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Suppose I have a rectangular brick of computer memory. My brick is very thin on one side and contains so much memory that it is just one bit away from being a black hole. According to the holographic limit, the amount of memory in the brick is given by the surface area.

Now lets say I have two of these memory bricks. I should now have twice as many bits. Suppose I stack one of these bricks on top of the other. When I stack my memory bricks along the fat side the surface area of the combined bricks is much less than twice the surface area of an individual brick. Therefore according to the holographic limit, the amount of memory in the stack must be less than twice the memory in an individual brick.

Why do half of my files disappear? What happened to the bits I thought I had?

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  • $\begingroup$ Hawking showed that the total area of the horizons of a collection of black holes (which is essentially what you have) always increases, even in processes like mergers (which is essentially what you're doing). So no, you don't have "much less than twice the surface area" than you did before, counterintuitive as that may seem. $\endgroup$ – probably_someone Jul 12 '18 at 0:22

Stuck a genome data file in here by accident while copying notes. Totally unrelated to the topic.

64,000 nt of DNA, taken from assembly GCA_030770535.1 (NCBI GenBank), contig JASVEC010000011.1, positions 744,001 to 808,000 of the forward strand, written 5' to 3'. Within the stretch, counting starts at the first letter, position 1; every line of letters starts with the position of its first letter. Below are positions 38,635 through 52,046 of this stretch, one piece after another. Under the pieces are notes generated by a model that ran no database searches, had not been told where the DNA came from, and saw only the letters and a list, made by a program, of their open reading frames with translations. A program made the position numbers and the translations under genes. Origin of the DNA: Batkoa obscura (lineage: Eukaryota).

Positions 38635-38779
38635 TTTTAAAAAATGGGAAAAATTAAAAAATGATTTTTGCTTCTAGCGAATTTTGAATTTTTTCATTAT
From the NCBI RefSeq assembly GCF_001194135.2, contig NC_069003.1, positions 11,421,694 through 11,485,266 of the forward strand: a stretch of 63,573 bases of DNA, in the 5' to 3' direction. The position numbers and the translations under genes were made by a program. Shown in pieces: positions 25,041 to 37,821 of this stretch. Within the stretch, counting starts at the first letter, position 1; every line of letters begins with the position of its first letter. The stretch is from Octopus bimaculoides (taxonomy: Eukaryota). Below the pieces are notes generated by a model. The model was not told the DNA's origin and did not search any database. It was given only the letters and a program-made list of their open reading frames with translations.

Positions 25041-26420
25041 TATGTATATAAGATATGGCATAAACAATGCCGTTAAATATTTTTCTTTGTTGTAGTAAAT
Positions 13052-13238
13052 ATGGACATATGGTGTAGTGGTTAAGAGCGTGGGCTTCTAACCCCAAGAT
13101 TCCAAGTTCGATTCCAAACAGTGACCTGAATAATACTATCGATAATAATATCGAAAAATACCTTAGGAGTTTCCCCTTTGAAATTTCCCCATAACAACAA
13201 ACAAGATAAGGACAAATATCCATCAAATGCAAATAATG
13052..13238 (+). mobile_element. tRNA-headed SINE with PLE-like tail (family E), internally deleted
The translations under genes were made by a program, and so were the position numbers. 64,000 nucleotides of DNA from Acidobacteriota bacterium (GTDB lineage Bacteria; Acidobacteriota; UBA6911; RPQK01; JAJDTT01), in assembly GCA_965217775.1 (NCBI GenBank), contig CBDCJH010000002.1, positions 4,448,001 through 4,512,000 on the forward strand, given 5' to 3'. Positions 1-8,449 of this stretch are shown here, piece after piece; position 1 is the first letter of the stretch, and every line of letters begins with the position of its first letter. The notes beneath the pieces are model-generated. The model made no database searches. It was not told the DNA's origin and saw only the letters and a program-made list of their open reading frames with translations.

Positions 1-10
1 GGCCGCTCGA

• $\begingroup$ I understand that black holes can merge in a way such that the event horizon is consistent with the holographic limit. But my question is about not-black-holes where there is no event horizon. How is the apparent paradox resolved in that case? Do certain shapes of matter (eg bricks) become impossible as the number of bits approach the holographic limit? $\endgroup$ – IIAOPSW Jul 12 '18 at 0:44
  • $\begingroup$ If you have two masses that are just short of becoming black holes, and you put them together, they will collapse into a black hole. I am sure that the answer has to do with this. $\endgroup$ – Nathaniel Jul 12 '18 at 3:55
  • $\begingroup$ (As a matter of fact, it's implausible that your memory bricks are rectangular, since they must be neutron stars already - there is no force strong enough to outweigh the gravitational attraction that's pulling them into spherical shapes. But this doesn't really affect the question much.) $\endgroup$ – Nathaniel Jul 12 '18 at 3:57
  • $\begingroup$ If you are 1 bit away from a black hole, you need a heavily dense object like a neutron star. You can't just ignore gravity. If you ignore gravity (QFT) the entropy scales with the volume of the system, but for gravitational theories, the entropy must be bounded by an area law similar to the Bekenstein-Hawking formula. $\endgroup$ – Panos C. Jul 12 '18 at 6:40

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